Adherence to antiretroviral therapy (ART) is associated with positive health outcomes among HIV+ patients. However, non-adherence remains high. Though factors that account for non-adherence remain unclear, social support has been consistently associated with ART adherence. As such, identifying malleable factors that hinder patients’ ability to form supportive relationships may have consequence for improving ART adherence. Emotional avoidance (EA) may be one such factor given that it has been linked to difficulties in social situations. The present study examined relations among EA, the patient–provider relationship, other sources of social support, and ART adherence within a sample of HIV+ ART-prescribed patients. High EA was related to poor adherence and patient–provider relationships. EA was indirectly related to poor adherence through poorer patient–provider interactions. The indirect relation of EA to ART adherence through other sources of social support was not significant. Implications for developing targeted behavioral interventions focused on improving ART adherence are discussed.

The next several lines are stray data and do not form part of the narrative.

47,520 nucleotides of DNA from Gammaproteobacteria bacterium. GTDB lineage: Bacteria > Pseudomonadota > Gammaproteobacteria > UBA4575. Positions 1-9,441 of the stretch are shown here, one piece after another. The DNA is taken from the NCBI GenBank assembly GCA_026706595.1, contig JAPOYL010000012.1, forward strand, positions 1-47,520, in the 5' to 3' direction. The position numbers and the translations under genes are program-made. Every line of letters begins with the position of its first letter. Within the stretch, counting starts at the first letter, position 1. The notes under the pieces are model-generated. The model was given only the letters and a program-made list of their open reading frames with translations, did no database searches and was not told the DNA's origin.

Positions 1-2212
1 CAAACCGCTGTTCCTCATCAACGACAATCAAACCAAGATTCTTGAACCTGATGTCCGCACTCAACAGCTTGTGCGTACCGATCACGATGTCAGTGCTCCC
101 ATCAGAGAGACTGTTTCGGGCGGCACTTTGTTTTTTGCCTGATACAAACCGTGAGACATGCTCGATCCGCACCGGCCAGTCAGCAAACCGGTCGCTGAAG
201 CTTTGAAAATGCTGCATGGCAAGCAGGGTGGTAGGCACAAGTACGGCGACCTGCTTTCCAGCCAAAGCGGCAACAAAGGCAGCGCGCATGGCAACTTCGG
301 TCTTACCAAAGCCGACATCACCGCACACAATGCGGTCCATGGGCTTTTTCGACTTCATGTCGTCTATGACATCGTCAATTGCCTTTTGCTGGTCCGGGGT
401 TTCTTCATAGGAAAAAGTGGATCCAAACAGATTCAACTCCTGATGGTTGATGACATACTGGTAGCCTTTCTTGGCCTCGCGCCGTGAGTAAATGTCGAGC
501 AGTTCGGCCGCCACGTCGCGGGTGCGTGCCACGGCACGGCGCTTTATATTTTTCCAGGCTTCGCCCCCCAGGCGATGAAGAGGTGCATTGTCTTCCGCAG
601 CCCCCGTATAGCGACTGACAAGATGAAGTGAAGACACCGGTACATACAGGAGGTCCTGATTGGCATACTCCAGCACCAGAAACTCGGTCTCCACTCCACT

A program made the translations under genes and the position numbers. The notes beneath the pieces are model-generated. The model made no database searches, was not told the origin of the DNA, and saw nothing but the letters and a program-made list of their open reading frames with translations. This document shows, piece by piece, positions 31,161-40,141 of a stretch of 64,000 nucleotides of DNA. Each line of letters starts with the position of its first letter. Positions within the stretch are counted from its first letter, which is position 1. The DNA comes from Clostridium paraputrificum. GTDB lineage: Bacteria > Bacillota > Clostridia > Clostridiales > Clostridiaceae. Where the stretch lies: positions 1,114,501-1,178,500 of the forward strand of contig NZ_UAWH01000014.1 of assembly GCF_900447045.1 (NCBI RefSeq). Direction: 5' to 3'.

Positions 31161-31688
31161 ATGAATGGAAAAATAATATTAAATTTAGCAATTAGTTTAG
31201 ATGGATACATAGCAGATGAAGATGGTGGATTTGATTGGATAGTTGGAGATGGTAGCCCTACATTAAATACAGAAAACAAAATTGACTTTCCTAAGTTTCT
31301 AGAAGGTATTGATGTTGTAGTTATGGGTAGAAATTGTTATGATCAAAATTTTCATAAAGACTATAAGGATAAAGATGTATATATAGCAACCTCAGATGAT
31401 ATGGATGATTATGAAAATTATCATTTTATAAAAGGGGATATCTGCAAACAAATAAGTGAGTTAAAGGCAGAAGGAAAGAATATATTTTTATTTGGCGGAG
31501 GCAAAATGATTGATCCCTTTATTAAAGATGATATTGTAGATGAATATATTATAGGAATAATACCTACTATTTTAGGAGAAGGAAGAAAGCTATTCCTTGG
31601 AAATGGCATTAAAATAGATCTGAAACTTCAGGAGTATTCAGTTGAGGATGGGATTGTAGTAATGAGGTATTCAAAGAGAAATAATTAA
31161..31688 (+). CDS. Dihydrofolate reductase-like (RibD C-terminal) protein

- Antiretroviral therapy
- Emotional avoidance
- Patient–provider relationship
- Social support